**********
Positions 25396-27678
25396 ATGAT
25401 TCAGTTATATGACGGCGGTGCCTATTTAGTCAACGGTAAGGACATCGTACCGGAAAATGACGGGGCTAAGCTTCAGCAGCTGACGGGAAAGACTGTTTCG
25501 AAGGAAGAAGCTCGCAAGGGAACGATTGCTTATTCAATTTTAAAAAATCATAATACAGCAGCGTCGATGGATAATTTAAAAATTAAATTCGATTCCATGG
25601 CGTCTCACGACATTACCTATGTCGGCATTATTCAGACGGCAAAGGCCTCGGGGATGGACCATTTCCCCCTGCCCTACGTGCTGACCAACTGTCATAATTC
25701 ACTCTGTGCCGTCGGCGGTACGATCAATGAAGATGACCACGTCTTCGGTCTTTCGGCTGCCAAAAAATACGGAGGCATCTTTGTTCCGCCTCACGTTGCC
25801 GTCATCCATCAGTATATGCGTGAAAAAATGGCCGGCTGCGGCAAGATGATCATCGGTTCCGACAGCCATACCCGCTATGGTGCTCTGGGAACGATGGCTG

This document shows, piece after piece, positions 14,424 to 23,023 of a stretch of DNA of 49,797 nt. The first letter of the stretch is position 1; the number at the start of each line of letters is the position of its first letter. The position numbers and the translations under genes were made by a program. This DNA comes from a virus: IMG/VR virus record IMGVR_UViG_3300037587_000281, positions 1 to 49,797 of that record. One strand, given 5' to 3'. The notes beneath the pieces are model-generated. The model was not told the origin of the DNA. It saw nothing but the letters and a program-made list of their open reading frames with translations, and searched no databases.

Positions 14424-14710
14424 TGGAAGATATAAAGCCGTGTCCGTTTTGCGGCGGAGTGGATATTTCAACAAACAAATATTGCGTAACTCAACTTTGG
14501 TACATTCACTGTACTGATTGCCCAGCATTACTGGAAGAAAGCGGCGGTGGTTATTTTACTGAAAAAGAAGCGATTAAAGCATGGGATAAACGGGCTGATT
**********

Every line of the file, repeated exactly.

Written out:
Positions 25396-27678
25396 ATGAT
25401 TCAGTTATATGACGGCGGTGCCTATTTAGTCAACGGTAAGGACATCGTACCGGAAAATGACGGGGCTAAGCTTCAGCAGCTGACGGGAAAGACTGTTTCG
25501 AAGGAAGAAGCTCGCAAGGGAACGATTGCTTATTCAATTTTAAAAAATCATAATACAGCAGCGTCGATGGATAATTTAAAAATTAAATTCGATTCCATGG
25601 CGTCTCACGACATTACCTATGTCGGCATTATTCAGACGGCAAAGGCCTCGGGGATGGACCATTTCCCCCTGCCCTACGTGCTGACCAACTGTCATAATTC
25701 ACTCTGTGCCGTCGGCGGTACGATCAATGAAGATGACCACGTCTTCGGTCTTTCGGCTGCCAAAAAATACGGAGGCATCTTTGTTCCGCCTCACGTTGCC
25801 GTCATCCATCAGTATATGCGTGAAAAAATGGCCGGCTGCGGCAAGATGATCATCGGTTCCGACAGCCATACCCGCTATGGTGCTCTGGGAACGATGGCTG

This document shows, piece after piece, positions 14,424 to 23,023 of a stretch of DNA of 49,797 nt. The first letter of the stretch is position 1; the number at the start of each line of letters is the position of its first letter. The position numbers and the translations under genes were made by a program. This DNA comes from a virus: IMG/VR virus record IMGVR_UViG_3300037587_000281, positions 1 to 49,797 of that record. One strand, given 5' to 3'. The notes beneath the pieces are model-generated. The model was not told the origin of the DNA. It saw nothing but the letters and a program-made list of their open reading frames with translations, and searched no databases.

Positions 14424-14710
14424 TGGAAGATATAAAGCCGTGTCCGTTTTGCGGCGGAGTGGATATTTCAACAAACAAATATTGCGTAACTCAACTTTGG
14501 TACATTCACTGTACTGATTGCCCAGCATTACTGGAAGAAAGCGGCGGTGGTTATTTTACTGAAAAAGAAGCGATTAAAGCATGGGATAAACGGGCTGATT